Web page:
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Largest Math Proof In The World Solved In 2 Days, 200 Terabytes In Size

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You think writing proofs for algebra during high school was hard? Think again.

A trio of brilliant mathematicians just solved a decade-old puzzle and consequently produced the world's largest mathematical proof — a text file that is a whopping 200 terabytes in size.

How big is it? A single terabyte is so huge that it can hold about 337,920 copies of Leo Tolstoy's "War and Peace," which is one of the longest and thickest novels ever written.

What's more, the mathematical proof's size is actually equivalent to the entire digitized text archive kept at the United States Library of Congress.

The proof also easily smashed the previous record for the world's largest math proof, which was at 13 gigabytes.

So how did the trio of scientists accomplish this feat?

Researchers Marijn Heule of University of Texas, Oliver Kullmann of Swansea University and Victor Marek of University of Kentucky created an outline and programmed a supercomputer to grind through trillions of color combination possibilities to solve the Boolean Pythagorean Triples problem.

The problem, which has puzzled mathematicians since the 1980s, is about Pythagoras' famous theorem related to the length of the sides of a triangle: a2 + b2 = c2.

Certain sets of numbers can satisfy the theorem with whole integers. One example: 32 + 42 = 52.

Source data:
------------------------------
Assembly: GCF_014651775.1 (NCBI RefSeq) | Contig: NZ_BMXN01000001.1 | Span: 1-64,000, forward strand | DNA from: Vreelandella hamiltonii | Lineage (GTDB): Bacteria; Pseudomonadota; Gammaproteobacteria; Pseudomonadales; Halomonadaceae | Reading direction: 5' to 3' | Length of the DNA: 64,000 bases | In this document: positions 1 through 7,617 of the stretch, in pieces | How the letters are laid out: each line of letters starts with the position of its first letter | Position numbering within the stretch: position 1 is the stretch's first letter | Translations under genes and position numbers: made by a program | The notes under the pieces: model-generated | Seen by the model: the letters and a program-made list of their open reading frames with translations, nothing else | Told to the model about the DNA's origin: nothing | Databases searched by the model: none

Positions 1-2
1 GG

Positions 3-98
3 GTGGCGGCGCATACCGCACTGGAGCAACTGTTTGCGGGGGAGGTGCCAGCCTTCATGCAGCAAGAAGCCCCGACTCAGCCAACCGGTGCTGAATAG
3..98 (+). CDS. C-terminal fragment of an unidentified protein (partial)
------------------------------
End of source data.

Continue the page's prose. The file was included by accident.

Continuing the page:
But what if all integers had to pick a color: red or blue?

And so the Boolean Pythagorean Triples problem asks: is it possible to color each positive integer either blue or red such that no set of integers a, b and c were all the same color?

To solve this puzzle, Heule, Kullmann and Marek applied the paradigm known as Cube-and-Conquer — a hybrid of the SAT method for difficult problems. The paradigm uses both CDCL solvers and look-ahead techniques.

Before programming the proof into the supercomputer, the trio also did math on their own by using several techniques to pare down the number of possibilities to just 1 trillion.

Then 800 processors at the University of Texas ran for two days to crunch its way through to an answer. After completing its work and spitting out a 200 TB file, the proof revealed that yes, it was possible to color the integers in multiple ways but only up to 7,824. After this point, it was not possible anymore.

The trio verified their proof through another supercomputer.

Although the team has found an answer to the puzzling proof, it did give birth to more questions: why is there a cut-off point at 7,825? Why is the first stretch possible?

But in the meantime, here is another interesting question: did the trio of scientists receive an award for determining the proof?

Yes, they did. Ronald Graham, the mathematician who proposed the Boolean Pythagorean Triples problem in the 1980s, had posed a challenge that whoever solved the problem would get a $100 reward. Graham made good on his promise and handed over the prize money to the research team.

The team's findings are featured in the Cornell University online library.

Photo: David Goehring | Flickr

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